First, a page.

Growing herbs and cooking with them has become more popular. With a good selection available at many nurseries, March is a great time to start planting.
As with any gardening, it all comes down to the right plant for the right spot. Also, what herbs do you actually use? Most herbs will not tolerate poorly drained soils, and most need plenty of sunlight. The most popular herbs for the garden include parsley, rosemary, lavender, thyme, chives, sage, cilantro, dill and basil.
Herbs can be planted in the ground near a vegetable garden or can be grown in containers. Planting them within easy access of the kitchen will encourage their use.
Many herbs are easy plants to grow in the garden, if you are aware of their needs. Take a little time to learn what your herbs need to thrive. Not only will they be beautiful, they’ll be useful.
Basil is a summer annual and should not be planted outdoors until all frost is over. Keep harvesting leaves by trimming flowers to keep the plant strong. Sweet basil is the most common type, but other varieties are available.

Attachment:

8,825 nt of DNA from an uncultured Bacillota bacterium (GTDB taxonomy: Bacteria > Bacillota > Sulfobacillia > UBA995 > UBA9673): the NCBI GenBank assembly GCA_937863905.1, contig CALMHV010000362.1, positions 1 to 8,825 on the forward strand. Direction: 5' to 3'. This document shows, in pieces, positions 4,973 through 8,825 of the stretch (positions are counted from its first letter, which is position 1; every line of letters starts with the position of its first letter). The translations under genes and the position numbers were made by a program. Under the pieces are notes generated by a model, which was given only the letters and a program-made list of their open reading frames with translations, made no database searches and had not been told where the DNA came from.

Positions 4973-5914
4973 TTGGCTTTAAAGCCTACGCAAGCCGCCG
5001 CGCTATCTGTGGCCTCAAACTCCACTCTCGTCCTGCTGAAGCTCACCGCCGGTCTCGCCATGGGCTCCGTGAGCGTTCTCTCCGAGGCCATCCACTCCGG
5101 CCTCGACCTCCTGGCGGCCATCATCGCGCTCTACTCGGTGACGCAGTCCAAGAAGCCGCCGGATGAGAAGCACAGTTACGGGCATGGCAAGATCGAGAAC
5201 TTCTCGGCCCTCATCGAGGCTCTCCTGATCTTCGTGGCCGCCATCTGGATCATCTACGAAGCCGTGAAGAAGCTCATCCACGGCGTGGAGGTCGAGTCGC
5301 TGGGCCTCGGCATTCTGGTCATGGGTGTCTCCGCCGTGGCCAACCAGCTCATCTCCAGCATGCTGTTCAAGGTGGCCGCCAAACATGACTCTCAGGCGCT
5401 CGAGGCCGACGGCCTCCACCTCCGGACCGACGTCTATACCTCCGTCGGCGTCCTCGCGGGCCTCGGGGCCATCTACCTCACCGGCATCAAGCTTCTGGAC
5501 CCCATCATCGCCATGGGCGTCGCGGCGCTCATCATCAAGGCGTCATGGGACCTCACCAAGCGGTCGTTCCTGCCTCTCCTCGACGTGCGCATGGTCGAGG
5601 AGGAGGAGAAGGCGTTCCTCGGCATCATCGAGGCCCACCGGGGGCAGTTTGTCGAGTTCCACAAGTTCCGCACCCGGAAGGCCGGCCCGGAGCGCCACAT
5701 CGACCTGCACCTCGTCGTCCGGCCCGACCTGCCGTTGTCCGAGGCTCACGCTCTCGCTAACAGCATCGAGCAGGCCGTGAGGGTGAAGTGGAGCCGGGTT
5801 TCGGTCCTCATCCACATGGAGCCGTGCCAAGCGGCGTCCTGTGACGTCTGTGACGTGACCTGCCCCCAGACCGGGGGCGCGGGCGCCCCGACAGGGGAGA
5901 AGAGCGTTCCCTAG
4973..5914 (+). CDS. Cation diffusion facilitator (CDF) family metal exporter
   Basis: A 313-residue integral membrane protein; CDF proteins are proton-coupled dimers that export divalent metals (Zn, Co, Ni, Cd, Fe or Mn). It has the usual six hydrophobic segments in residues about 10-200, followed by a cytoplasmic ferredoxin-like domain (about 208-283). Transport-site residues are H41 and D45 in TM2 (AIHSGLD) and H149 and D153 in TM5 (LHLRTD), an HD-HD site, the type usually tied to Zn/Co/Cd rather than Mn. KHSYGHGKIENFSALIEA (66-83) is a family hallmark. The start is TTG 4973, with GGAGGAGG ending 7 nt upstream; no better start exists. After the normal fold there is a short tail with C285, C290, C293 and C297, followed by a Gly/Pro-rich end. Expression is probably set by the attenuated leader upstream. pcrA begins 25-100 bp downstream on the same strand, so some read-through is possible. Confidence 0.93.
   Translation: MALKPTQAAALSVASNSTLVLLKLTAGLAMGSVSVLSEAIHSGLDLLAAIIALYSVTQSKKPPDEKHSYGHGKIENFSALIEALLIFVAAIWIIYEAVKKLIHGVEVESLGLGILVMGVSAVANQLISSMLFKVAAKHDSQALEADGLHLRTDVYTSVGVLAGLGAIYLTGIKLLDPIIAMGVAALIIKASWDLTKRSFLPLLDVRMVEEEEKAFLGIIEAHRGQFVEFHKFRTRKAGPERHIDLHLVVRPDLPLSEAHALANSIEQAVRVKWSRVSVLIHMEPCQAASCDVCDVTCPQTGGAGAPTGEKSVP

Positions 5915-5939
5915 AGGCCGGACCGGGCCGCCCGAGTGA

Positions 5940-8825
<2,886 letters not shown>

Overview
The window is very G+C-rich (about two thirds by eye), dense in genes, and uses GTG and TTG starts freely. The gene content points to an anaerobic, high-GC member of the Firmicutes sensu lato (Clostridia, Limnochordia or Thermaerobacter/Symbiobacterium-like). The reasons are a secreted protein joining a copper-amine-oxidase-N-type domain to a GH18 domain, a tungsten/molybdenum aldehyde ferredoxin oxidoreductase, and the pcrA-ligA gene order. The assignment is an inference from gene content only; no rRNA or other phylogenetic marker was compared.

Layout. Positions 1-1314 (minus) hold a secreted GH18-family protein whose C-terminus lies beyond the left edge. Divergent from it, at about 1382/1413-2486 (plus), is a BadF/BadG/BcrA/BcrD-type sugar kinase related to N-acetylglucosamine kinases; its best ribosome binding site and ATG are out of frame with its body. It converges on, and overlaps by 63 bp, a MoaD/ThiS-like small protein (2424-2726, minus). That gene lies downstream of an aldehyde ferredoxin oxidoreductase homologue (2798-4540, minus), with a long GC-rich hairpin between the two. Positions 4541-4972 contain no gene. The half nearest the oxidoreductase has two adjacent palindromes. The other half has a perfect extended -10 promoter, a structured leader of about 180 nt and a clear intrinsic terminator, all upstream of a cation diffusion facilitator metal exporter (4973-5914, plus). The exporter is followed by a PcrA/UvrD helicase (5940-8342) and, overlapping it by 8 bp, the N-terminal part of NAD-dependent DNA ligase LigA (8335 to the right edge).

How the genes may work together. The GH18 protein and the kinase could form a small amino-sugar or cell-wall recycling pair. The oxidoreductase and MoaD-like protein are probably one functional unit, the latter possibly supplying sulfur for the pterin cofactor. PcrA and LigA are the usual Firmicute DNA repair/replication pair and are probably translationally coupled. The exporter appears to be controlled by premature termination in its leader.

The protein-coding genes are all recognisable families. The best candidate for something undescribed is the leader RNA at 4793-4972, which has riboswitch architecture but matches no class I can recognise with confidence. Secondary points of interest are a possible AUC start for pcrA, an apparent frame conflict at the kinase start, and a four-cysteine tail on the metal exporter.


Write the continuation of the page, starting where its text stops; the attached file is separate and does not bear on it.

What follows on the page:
Parsley is a biennial, so try to plant some in the spring and the fall to have a constant supply. Most cooks prefer the flat-leaf types to the curly, but both add interest in a garden, and are usually evergreen.
Rosemary is a desirable herb as well as an ornamental evergreen, especially in poor, dry sites. It doesn’t tolerate heavy or waterlogged soils. It is drought-tolerant and fairly carefree. With upright forms and cascading or prostrate forms, rosemary has gray-green foliage and lovely lavender flowers in the late winter into spring.
Lavender is a much sought-after perennial but can be a bit finicky until it finds the right spot. This Mediterranean native with gray-green foliage prefers a drier site. It has fragrant spikes of blue to purple blooms.
Thyme comes in several different foliage forms with green, yellow, silver and white variegation. It can serve as a groundcover in dry sites or around steppingstones. It also does well in containers. Like rosemary and lavender, it likes it on the dry side.
Culinary sage is in the salvia family, which is a huge family of plants. The most common variety has a silvery green leaf, but there are variegated forms as well. It is a great perennial for the garden in full sun to partial shade and has lovely purple blooms in the spring.
Janet Carson is a Little Rock horticulturist. Email: email@example.com.